Researchers are attempting to figure out what happens when our genes are switched “on,” for many years. However, a research team from the University of California San Diego, and Rutgers University have now discovered a novel protein that plays a role in this crucial process.
Scientists at UC San Diego and Rutgers University have found intriguing new details about a previously missing critical factor in gene expression. An ancient protein called NDF found in all human tissues enhances gene activation and may be involved in diseases such as cancer. Image Credit: University of California San Diego
Genes function as master copies of data in the six-foot-long molecular chain of commands known as DNA, in each one of human cells. An enzyme, called RNA polymerase, synthesizes an RNA copy of the DNA in our genes during gene activation.
Animal RNA polymerases were found more than 50 years ago, while the majority of proteins that regulate RNA polymerase activity were detected more than 20 years ago. As a result, it was assumed that all of the important factors that influence gene activation were previously recognized.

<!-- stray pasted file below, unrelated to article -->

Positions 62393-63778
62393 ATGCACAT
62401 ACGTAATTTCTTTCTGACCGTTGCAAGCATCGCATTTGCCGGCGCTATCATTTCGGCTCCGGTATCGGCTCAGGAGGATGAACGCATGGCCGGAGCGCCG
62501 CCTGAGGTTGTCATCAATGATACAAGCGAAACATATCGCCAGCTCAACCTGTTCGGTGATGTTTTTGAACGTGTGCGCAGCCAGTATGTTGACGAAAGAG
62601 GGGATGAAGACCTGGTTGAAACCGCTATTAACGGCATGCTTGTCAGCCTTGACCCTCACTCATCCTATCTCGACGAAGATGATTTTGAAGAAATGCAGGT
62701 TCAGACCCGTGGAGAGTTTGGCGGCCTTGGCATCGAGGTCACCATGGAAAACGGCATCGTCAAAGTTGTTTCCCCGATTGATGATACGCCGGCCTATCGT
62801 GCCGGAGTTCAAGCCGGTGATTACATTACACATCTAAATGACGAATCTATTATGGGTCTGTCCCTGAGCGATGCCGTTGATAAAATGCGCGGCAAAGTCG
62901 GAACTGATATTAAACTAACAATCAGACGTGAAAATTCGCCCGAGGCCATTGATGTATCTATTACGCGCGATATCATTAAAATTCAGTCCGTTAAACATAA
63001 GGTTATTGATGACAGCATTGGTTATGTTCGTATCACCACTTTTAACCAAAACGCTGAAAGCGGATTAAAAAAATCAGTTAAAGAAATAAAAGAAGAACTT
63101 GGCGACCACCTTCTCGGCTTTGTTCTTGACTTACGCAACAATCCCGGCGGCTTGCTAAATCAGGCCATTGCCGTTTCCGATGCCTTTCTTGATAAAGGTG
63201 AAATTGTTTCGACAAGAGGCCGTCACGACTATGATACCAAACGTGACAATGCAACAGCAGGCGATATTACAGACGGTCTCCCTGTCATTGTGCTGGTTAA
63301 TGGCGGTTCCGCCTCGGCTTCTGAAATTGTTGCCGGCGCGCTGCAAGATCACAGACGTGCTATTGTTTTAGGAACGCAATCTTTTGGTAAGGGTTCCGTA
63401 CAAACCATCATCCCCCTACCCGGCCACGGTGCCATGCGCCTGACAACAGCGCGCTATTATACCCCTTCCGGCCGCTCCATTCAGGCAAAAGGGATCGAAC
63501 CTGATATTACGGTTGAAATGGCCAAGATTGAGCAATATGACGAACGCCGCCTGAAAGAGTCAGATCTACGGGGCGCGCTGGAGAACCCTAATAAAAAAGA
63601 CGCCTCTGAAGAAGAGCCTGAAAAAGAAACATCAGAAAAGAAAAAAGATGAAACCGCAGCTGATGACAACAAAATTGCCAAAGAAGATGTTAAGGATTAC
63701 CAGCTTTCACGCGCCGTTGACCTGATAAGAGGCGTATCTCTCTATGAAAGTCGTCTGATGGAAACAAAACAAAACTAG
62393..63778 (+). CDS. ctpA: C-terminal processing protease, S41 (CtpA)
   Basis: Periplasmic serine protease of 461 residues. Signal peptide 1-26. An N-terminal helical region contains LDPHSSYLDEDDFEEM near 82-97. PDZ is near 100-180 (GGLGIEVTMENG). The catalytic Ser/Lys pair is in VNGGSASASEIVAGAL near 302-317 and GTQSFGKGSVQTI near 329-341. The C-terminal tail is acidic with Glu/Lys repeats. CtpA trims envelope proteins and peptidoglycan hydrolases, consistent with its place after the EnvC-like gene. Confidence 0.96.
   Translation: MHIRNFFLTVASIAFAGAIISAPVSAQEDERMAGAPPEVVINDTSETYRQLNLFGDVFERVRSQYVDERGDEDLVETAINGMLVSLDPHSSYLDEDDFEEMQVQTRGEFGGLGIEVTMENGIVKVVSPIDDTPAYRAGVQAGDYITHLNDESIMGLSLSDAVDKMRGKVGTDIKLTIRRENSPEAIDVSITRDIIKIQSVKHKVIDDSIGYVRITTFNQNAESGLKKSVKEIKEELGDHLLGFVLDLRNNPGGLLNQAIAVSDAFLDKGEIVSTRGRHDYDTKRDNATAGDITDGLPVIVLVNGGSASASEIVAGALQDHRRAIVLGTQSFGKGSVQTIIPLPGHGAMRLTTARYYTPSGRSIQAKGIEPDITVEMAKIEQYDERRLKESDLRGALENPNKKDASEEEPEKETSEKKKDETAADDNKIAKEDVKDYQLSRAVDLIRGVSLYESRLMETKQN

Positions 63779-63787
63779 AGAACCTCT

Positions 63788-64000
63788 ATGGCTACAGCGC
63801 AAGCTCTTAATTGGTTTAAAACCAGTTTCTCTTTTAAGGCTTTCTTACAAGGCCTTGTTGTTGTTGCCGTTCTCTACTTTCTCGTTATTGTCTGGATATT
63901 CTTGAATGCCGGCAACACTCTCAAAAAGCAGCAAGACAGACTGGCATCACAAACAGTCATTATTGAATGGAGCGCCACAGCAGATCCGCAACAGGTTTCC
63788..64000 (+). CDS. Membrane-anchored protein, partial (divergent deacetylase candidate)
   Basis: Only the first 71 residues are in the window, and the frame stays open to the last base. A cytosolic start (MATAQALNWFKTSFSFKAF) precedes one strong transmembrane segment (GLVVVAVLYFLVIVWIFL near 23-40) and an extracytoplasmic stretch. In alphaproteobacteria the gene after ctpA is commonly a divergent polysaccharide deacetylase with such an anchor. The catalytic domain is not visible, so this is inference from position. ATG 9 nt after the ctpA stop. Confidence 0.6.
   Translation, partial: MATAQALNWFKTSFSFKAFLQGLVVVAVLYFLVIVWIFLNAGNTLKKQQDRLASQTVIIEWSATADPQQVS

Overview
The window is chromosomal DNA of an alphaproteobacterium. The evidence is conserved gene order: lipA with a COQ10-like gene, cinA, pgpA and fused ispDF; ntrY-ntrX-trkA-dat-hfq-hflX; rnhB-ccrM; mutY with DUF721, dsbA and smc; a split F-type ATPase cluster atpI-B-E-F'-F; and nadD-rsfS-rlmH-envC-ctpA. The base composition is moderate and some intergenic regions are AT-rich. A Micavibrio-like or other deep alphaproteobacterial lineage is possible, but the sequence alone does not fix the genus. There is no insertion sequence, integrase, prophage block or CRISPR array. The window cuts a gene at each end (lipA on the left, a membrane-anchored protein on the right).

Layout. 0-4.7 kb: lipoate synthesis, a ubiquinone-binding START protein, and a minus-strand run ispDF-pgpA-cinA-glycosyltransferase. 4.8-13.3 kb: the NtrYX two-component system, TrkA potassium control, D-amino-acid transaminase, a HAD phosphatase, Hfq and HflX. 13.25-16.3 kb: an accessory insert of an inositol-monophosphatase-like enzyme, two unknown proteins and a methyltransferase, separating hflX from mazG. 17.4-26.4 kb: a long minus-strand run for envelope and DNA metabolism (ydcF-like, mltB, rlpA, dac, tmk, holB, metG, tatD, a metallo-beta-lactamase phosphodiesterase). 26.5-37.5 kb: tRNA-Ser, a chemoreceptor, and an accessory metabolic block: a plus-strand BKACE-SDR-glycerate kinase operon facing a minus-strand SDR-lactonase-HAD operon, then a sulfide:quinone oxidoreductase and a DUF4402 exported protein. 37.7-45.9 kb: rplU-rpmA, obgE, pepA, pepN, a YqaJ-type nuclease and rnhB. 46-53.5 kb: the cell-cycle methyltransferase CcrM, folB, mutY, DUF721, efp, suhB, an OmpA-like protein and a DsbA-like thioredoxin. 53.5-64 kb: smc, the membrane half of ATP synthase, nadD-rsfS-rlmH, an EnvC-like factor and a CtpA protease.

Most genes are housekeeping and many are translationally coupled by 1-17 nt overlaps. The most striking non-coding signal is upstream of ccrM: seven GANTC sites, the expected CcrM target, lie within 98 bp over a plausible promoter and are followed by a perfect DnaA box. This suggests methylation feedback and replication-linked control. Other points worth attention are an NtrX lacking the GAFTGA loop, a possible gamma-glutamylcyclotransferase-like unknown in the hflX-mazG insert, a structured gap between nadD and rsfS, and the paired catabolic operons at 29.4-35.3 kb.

Jia Fei, a former UC San Diego postdoctoral researcher who is now an assistant professor at Rutgers University, and James T. Kadonaga, a UC San Diego professor, have recently revised this theory. By unraveling nucleosomes, which are DNA modules inside cells, Fei and Kadonaga uncovered a protein named NDF (nucleosome destabilizing factor), which they found played a crucial role in gene activation.
Fei, Kadonaga, and the team found that NDF not only unfolds nucleosomes but also turbocharges RNA polymerase as it passes through the DNA in their new research. Fei and Kadonaga investigated further and discovered that NDF binds directly to RNA polymerase and enhances the enzyme’s capacity to produce RNA.
They also discovered that NDF is prevalent in a wide spectrum of organisms, from simple baker’s yeast to humans. NDF is an old and widely distributed protein that promotes RNA polymerase elongation, a critical stage in gene expression, according to this research.
The new results are published on March 10th, 2022, in the journal Genes & Development.
In humans, NDF is present in all tissues, which suggests that it has a broad and important role in our biology. Consistent with this notion, abnormally high NDF levels, which might lead to the hyperactivation of genes, are often found in breast cancer cells.”
Kadonaga, Distinguished Professor, Molecular Biology, University of California San Diego
In addition, Kadonaga held the Amylin Endowed Chair in Lifesciences Education and Research. He also mentioned how remarkable it is that a single protein can both destabilize nucleosomes and enhance RNA polymerase elongation. These findings suggest that much more research into this new gene-activating protein is required.
Fei, J., et al. (2022) NDF is a transcription factor that stimulates elongation by RNA polymerase II. Genes & Development. doi.org/10.1101/gad.349150.121.